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Average Hamilton Tax Bill to Drop Slightly

The tax rate will drop, and the average tax bill will drop slightly, this year in Hamilton.

The average property tax bill in Hamilton is expected to drop slightly this year.

That’s based on the total tax levy and the total assessed value of the property in the town, after last week’s tax classification hearing by the Hamilton Board of Selectmen at Hamilton Town Hall.

The fiscal 2013 tax rate was set at $17.25 per $1,000 of property value.

Based on that rate, the average annual tax bill for a single family home will go down by an average of $46.

“That’s good news, very good news,” said Selectman Jeff Hubbard.

The board also decided to set the same rate for residential property and for commercial property. Hamilton has 4 percent of its property as commercial, while towns are recommended to not consider a so-called tax shift unless at least 11 percent in commercial and industrial, according to Assessor Tina Zelano.

The tax rate had dropped from the fiscal 2012 rate of $17.40. But more important than the rate is the average tax bill, since property assessment also factor into the calculation of the total tax bill.

The new tax rate is for fiscal 2013, which began on July 1. The new rate and assessments will show up on the third quarter tax bills.

The total value of property in Hamilton went up by .01 percent to $1,291,952,004. The total tax levy dropped by .6 percent, from $22,373,962 to $22,234,494.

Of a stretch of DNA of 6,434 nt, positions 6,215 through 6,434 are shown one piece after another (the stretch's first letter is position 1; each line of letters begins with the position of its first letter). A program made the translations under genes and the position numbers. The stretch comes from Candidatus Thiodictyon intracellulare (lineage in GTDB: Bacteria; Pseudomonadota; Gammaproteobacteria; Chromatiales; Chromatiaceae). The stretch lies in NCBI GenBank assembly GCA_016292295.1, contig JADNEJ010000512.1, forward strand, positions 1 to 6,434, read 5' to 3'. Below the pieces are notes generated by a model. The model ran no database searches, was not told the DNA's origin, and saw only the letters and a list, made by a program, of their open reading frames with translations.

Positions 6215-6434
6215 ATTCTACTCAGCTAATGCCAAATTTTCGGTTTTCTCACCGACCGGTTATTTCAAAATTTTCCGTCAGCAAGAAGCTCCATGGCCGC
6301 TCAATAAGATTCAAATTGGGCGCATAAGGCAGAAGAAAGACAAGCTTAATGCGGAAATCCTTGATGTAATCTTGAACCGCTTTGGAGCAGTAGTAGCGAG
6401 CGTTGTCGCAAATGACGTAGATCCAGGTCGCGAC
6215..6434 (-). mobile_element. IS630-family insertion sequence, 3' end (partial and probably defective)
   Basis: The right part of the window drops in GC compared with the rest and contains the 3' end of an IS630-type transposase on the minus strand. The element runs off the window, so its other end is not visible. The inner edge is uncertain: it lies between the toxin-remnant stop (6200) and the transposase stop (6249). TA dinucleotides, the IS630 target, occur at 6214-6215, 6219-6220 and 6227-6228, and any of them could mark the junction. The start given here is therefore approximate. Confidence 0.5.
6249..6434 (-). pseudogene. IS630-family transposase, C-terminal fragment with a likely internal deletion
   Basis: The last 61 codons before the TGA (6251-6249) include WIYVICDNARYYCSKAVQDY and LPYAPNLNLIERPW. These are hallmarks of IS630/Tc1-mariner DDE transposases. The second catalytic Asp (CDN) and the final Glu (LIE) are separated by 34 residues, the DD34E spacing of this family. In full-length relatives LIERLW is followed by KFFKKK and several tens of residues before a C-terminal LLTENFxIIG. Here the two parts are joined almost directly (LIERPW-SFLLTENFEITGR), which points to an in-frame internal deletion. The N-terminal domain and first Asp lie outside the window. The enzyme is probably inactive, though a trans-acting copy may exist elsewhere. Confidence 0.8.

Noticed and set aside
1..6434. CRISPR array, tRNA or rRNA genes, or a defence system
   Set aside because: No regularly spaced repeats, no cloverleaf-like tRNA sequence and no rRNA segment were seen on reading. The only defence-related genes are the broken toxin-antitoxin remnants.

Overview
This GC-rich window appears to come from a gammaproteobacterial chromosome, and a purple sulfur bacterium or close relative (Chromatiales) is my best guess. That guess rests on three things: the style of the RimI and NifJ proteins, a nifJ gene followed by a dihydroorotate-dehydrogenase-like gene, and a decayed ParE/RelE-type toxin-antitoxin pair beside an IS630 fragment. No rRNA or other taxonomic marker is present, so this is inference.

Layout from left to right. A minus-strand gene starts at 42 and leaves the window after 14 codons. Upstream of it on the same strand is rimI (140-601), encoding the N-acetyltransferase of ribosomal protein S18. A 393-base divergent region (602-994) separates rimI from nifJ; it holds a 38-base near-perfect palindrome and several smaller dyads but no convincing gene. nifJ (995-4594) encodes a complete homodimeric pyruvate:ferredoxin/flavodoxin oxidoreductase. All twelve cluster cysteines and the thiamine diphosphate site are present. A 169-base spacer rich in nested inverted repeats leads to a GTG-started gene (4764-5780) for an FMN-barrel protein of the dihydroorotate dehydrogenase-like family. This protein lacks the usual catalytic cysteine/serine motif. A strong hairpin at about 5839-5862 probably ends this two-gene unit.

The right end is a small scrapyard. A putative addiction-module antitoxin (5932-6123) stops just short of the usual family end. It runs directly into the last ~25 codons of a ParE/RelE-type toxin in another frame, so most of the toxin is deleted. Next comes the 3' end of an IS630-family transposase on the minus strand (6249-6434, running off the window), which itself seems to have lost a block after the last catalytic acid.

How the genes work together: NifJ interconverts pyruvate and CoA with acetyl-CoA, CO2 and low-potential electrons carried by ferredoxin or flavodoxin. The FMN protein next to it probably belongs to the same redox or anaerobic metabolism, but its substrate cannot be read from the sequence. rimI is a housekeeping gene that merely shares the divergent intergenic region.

Fiscal year Tax rate 2010 $16.29 2011 $17.19 2012 $17.40 2013 $17.21

 

Lynnette Fallon November 28, 2012 at 01:13 AM
Thanks for doing this piece on the tax rate. It is important for residents to understand the rate and the factors that have driven it up, even in the last two years of decreased contributions to the schools. I note that you report an FY 2013 tax rate of both $17.21 and $17.25; which is it?
Ron Powell November 28, 2012 at 04:22 AM
Hi Lynnette. It's 17.21 percent, not 17.25. The property tax rate is the total tax levy divided by the total assessed value of property, multiplied by 100%.
Michelle Bailey November 28, 2012 at 06:43 AM
Then the chart has the wrong number, because it says $17.21. Anyone know the tax rate in Wenham?
Ron Powell November 28, 2012 at 03:19 PM
I think that the chart is right with $17.21, and the body of the article got it wrong. I wrote 17.21 percent, but I should have written $17.21. Sorry for the confusion.
Parson Weems November 28, 2012 at 03:36 PM
Hubbard has some nerve praising the paltry $46 in savings when he threw away $18K in public money on that downtown beautfication boondoggle. Will he be back for more funds this year to toss at his corporate cronies? Stay tuned
Ron Powell November 28, 2012 at 04:11 PM
I would also be curious to know the effect that new growth and the newly approved capital debt exclusions (Cutler and Buker roof repairs) had on the total tax levy. (Tax levy is a function of the provisions of Prop 2½ plus new growth and debt exclusions.)

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